The chemical factors that govern respiration rate and depth are O2, CO2, and H+ (pH) (Fig. 17). CO2 / pH is the strongest stimulus for respiration. In other words, it is not the amount of O2 in our blood that is most essential for the respiration regulation. The body is more concerned with the amount of CO2, rather than the amount of O2 in the blood. This can be explained by that fact that the blood is normally 100% saturation with O2. Thus, there is a large reserve of O2, so whether you breathe more or less O2 levels do not change very much particularly in normal, resting conditions. However, the body has a big challenge if CO2 builds up. We recall that CO2 and pH are closely related, and a high level of CO2 will result in a lower pH in the blood. This must be carefully controlled for so as not to disrupt the biochemical processes in the body by disrupting the acid-base balance. For these reasons, CO2 / pH are the strongest stimuli for controlling respiration.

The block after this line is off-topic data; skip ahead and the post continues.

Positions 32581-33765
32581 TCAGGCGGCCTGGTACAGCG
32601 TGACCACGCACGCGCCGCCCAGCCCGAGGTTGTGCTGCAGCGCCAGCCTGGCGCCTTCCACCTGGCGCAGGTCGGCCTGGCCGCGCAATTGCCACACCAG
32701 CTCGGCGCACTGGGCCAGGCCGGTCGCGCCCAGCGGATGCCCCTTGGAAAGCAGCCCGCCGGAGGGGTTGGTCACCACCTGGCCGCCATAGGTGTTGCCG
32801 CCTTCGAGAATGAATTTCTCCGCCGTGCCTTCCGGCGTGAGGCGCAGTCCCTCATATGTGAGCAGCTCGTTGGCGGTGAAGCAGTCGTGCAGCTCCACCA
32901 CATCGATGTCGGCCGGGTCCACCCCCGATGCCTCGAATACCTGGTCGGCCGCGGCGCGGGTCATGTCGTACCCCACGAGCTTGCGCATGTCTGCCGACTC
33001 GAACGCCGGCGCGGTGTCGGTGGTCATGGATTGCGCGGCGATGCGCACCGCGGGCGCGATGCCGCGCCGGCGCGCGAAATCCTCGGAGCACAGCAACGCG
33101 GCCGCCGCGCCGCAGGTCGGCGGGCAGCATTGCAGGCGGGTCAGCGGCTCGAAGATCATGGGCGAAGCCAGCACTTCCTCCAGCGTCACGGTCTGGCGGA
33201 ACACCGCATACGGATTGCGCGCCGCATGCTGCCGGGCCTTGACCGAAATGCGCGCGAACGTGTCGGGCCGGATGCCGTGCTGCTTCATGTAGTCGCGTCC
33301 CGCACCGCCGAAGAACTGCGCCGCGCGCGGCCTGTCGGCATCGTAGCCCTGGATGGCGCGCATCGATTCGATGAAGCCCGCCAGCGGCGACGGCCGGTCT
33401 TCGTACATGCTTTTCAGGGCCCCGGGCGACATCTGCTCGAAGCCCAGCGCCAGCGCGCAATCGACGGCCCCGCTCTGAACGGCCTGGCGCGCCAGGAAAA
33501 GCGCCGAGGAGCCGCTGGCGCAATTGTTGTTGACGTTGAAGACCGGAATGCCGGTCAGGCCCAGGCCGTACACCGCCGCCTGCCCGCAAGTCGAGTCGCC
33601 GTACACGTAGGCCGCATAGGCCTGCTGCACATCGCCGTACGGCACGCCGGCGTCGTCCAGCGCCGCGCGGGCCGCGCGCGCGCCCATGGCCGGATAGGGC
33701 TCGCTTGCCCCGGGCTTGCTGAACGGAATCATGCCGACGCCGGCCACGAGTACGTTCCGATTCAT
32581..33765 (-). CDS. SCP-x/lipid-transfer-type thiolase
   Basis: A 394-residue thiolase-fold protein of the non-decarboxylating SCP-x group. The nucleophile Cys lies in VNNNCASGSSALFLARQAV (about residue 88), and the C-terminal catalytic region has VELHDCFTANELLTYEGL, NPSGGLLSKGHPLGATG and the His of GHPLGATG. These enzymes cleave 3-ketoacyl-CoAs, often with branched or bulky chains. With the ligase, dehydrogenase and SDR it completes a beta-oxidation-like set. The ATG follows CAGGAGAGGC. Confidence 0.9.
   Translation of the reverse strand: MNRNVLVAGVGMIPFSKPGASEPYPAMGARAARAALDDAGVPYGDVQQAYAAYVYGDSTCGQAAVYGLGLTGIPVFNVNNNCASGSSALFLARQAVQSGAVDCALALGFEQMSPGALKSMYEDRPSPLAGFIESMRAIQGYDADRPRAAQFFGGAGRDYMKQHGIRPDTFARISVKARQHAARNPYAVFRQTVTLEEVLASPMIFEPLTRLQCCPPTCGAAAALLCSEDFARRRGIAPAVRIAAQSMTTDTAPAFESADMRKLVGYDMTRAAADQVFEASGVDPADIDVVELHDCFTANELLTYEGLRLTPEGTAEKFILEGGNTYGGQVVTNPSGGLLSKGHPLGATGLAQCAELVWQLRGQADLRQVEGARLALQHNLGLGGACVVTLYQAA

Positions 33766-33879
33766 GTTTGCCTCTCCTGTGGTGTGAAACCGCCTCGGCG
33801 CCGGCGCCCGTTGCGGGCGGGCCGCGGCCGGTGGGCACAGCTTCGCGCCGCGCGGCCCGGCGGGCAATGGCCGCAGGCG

Receptors in the aortic arch and the arteries leading blood to the brain detect changes in CO2 in the blood.
In addition to the chemicals, there are stretch receptors in the lung tissue, muscles and joints that stimulates respiration (Fig. 17). For example, during a jog, respiration will increase even before the need for additional O2 has been detected because the stretch receptors in the muscles and joints are activated immediately during increased activity and consequently stimulate respiration so that the body is prepared for this activity.’